OK, I can breathe again. We did manage to start and end on time, and beyond that it's all subjective. (My colleague at NPR, Morning Edition's Bob Edwards, says he wants his tombstone to read: He got off on time.)
The response to our debut show so far is mostly positive, thanks to a strong production crew led by executive producer and show founder JJ Sutherland. He's the one who worked out the partnership with Slate, along with the late Scott Shuger, a key person in Slate's startup, and the creator of the "Today's Papers" column. By NPR standards, JJ is way too young to be driving the bus at this point, except that he did manage to get us all here, and his energy, enthusiasm, and determination appear to be inexhaustible. Plus, he can write.
Other important participants: Steve Proffitt—line producer, or person who gets the show on the air every day—a former NPR producer/reporter who also plays guitar (for radio, always have musicians around); John Buckley, editor, a former London bobby and BBC TV and radio reporter with a degree in linguistics and an ability to switch between a dead-on flat patois of the American Midwest and the lilting lyricism of the Scottish highlands and everywhere in between; Martha Little, a deputy editor who came from the financial show, Marketplace; and reporters Karen Grigsby Bates, Mike Pesca, and others. I should also mention our energetic and capable editorial intern, Tracey Chang, a graduate student from the Annenberg School at USC, especially because I snapped at her this morning about a missing script—something that wasn't her fault—and made her cry. I apologized, but I've felt pretty lousy ever since.
And there's one more crucial person: Andy Bowers, a former NPR reporter in L.A. and Moscow. Slate hired him as an editor a few months ago to help their writers adapt their stories to radio—actually a more natural fit than with traditional magazine writers. You can read many Slate pieces out loud in three or four minutes—perfect for us. These writers are already thinking in about the same space that we do, and probably for the same reason. People read through Slate articles in between other tasks. … It's hard to read a full treatment Atlantic-style 10 pages, and check your e-mail, and manage to get a little work done, all at the same time. But you can quickly note that Mickey Kaus filed something, read what it is, and check back later to see what else is there.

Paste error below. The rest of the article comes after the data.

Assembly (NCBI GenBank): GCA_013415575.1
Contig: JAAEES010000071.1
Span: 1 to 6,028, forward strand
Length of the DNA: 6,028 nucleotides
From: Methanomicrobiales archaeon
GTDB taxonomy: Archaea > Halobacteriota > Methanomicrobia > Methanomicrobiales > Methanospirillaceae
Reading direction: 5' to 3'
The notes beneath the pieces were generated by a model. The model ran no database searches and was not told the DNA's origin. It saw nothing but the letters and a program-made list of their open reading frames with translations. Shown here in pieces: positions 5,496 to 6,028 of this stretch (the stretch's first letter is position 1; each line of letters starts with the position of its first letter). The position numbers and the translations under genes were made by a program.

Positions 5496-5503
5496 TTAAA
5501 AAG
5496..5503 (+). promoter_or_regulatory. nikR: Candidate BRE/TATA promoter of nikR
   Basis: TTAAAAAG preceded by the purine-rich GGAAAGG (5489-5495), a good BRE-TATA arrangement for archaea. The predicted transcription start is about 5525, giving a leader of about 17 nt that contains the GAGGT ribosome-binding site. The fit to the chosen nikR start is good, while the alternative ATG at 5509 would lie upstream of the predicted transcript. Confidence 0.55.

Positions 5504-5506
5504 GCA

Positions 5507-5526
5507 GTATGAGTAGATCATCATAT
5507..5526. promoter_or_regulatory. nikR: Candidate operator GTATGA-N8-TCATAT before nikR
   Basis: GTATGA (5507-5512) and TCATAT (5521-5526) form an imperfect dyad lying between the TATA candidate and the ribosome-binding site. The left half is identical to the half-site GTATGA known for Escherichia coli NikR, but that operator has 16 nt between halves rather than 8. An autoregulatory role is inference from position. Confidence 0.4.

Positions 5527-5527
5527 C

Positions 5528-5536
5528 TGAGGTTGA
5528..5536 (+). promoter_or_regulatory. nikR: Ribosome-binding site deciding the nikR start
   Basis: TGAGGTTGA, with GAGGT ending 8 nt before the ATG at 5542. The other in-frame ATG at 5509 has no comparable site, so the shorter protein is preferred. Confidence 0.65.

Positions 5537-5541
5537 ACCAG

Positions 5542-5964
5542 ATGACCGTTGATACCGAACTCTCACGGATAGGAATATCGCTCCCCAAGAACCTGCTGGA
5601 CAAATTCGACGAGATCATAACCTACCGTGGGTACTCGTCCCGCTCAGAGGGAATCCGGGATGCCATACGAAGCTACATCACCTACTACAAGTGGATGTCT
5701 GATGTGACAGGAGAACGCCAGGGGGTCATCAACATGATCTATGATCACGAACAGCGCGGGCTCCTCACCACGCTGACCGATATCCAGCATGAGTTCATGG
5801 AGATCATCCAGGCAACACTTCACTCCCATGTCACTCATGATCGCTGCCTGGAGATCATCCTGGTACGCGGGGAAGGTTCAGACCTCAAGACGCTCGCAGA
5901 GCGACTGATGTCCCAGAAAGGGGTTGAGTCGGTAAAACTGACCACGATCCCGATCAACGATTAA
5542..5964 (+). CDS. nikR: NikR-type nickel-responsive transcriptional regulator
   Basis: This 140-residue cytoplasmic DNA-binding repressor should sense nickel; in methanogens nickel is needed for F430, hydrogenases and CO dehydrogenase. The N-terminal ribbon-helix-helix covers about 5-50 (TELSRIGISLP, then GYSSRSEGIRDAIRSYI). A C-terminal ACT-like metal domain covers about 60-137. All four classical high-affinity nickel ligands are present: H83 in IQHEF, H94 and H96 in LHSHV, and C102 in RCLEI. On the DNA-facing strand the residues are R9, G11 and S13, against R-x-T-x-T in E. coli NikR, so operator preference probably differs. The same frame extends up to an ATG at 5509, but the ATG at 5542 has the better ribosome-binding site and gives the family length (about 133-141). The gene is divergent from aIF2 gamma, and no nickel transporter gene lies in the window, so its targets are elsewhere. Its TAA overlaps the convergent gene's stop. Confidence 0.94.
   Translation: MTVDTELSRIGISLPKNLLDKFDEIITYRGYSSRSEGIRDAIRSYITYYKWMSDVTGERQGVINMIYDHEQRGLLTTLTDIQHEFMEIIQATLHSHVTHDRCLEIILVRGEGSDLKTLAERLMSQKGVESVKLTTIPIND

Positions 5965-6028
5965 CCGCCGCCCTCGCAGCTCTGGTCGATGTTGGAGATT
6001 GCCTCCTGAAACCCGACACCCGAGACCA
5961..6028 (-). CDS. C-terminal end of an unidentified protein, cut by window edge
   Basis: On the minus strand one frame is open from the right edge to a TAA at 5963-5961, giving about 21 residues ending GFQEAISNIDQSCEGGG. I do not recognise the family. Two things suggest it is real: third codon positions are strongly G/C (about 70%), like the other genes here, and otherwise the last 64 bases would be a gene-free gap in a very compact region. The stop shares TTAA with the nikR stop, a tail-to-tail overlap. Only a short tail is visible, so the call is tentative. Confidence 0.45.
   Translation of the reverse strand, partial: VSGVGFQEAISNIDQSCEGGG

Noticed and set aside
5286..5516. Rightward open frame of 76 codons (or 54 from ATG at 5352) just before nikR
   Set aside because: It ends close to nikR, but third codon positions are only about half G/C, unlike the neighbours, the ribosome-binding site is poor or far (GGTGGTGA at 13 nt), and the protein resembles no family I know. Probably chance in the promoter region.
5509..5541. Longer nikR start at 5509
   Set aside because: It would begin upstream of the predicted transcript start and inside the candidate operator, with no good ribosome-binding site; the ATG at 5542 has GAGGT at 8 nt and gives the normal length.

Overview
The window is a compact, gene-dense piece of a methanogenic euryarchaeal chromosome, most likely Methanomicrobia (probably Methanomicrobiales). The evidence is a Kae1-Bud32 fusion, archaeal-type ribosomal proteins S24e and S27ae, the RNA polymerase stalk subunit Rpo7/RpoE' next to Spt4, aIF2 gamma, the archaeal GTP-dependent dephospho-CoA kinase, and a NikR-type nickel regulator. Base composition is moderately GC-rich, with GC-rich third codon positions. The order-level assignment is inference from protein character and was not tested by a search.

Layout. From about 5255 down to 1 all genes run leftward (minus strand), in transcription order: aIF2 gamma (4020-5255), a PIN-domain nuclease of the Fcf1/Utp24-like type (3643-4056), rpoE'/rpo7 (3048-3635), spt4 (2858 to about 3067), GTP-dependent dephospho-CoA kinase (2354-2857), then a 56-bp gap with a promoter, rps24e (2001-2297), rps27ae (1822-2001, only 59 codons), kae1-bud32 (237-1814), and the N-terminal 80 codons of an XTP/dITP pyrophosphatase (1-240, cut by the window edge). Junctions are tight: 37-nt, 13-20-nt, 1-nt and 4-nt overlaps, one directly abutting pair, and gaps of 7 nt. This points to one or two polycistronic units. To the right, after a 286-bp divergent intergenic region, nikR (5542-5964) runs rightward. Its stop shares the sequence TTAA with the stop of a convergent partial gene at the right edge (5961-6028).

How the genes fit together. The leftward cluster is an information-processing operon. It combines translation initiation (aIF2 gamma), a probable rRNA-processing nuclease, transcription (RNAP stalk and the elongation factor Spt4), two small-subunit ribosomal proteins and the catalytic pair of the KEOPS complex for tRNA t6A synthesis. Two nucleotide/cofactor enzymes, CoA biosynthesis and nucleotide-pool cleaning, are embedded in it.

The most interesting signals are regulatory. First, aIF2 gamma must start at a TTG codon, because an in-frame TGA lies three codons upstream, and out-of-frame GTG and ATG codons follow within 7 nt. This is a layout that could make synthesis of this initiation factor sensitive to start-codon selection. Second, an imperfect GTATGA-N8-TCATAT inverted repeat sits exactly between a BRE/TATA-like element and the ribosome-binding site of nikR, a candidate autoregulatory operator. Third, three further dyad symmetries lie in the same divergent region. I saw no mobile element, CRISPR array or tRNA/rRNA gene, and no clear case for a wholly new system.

This is the idea behind the design of a midday radio show. We know, for instance, that many listeners feel kind of ambivalent about listening to long-form talk shows during the noon hour. An NPR-talk-show guest may be on for 20 minutes, and the conversation can be fascinating the entire time. That's the problem. People feel guilty about turning away from the show because they have a quick errand, or they have to go for lunch or something. Many listeners feel that kind of intimate, personal connection to public radio shows—as though they're letting us down if they don't listen to something all the way through. I would say this is completely nuts, except I suffer from the same thing with Terry Gross all the time. And ever since I learned that NPR research shows this guilt is actually pretty widespread, I can't help thinking that in some way the company wants me to make a program people will feel good about turning off.
That's not the goal, of course. … We want you to listen, but in the same way you read Slate: in segments that may stay with you all day, but that won't take a half-hour of your time.
At the moment, we're in editorial discussions about our second show. An interview with California's recall-threatened governor, Gray Davis, was a good lead for Monday, but we need something else today. Mentally, though, I'm lingering over an image of Davis during our interview, a more sympathetic character in person than his aloof reputation had led me to expect.
He'd invited photographers to his office on Sunday afternoon to watch him make political calls, but it was taking a while for his staff to get the phone connections going. Davis sat very still behind his desk, looking acutely conscious of the video and still cameras arrayed and waiting for him to conduct the personal act of talking on the phone almost as a piece of public performance art. I thought about how skilled politicians learn to act as though these events are perfectly normal. Then a further reflection: Maybe Gray Davis' reluctance or inability to always be on makes him more decent. But I suspect the recall is not going to be about who can muster the most decency—and even if it were, lots of Davis' former opponents have claimed that he's more than willing to set his aside when necessary.